A wise and timely note from Gandhi on election day…


A note from my friend George Dunn, via Facebook, writing all the way from Ningbo, China:

Here’s a new New Yorker essay from Age of Anger author Pankaj Mishra, in which he argues for the contemporary relevance of Mahatma Gandhi. His importance, according to Mishra, lies not just in his elevation of non-violence as political tactic, but also in his critique of modern liberalism. He saw self-restraint and the imposition of ethical limits, rather than the celebration of individual liberty and the emancipation of human desire, as the foundations of a healthy political community. He clearly saw that a society predicated on self-exaltation and the perpetual manufacturing of new desires was courting disaster.

“At every point,” writes Mishra, “Gandhi still upends modern assumptions, insisting on the primacy of self-sacrifice over self-interest, individual obligations over individual rights, renunciation over consumption, and dying over killing.”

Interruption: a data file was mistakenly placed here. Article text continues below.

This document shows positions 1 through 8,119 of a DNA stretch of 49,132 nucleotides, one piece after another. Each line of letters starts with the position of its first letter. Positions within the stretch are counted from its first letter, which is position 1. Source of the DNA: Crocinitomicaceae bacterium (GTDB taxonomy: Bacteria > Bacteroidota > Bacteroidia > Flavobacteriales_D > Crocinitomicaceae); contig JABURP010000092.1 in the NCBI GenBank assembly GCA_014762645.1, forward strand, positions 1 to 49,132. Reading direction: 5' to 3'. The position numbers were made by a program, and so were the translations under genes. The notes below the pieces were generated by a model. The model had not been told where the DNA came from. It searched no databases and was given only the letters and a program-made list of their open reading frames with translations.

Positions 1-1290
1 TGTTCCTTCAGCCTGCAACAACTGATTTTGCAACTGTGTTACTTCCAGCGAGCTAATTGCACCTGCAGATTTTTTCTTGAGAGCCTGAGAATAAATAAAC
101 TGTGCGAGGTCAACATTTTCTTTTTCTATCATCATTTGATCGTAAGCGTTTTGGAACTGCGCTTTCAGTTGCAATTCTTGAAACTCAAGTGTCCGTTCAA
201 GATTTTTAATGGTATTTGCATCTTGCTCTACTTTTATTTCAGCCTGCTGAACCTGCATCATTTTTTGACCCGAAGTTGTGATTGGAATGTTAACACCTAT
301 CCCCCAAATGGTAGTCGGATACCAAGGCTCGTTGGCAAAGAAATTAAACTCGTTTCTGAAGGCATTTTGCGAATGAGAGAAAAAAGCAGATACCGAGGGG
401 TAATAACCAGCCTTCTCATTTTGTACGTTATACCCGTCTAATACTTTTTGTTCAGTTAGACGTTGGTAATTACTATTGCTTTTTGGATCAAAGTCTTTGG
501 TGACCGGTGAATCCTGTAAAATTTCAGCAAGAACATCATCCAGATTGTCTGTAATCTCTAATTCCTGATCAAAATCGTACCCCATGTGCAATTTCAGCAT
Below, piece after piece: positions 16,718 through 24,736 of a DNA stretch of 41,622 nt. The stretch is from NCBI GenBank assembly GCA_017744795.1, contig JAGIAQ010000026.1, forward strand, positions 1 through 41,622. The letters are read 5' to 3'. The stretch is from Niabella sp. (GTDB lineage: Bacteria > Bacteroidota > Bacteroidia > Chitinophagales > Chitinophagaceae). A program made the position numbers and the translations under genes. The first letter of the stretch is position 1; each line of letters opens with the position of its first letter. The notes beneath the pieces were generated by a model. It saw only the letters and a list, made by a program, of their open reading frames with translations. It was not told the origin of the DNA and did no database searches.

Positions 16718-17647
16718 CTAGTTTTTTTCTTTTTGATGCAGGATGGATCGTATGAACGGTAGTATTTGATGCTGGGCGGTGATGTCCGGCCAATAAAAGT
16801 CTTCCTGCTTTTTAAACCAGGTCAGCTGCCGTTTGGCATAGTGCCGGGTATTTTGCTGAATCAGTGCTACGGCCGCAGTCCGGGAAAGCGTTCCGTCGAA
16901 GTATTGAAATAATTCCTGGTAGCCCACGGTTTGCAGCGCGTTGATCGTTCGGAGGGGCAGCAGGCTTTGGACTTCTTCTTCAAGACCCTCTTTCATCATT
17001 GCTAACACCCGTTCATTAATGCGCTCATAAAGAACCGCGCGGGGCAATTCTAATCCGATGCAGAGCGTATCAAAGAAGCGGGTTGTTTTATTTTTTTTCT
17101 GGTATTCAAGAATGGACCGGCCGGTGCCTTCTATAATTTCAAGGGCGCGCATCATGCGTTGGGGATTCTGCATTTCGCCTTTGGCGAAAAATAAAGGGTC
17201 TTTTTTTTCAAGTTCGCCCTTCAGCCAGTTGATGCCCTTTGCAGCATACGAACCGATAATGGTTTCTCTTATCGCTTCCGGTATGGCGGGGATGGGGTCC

Like René Girard, he believed that the alternative to self-sacrifice was sacrificing others. And, like Girard, his principle teachers were the Western religious tradition and contemporary thinkers who had been deeply shaped by it.

But what makes Gandhi’s thought especially timely is the understanding of truth and dialogue contained in his doctrine of Satyagraha. In addition to encouraging humility and obliging us always to remain open to the possibility that we may be wrong and our adversaries right, it entails the recognition that “we shall always see truth in fragments and from different angles of vision.” Understood in this way, Satyagraha leaves no room whatsoever for moral or political dogmatism. Can we imagine a world where our progressive activists and devoted conservatives take that lesson to heart?

Read the article here.

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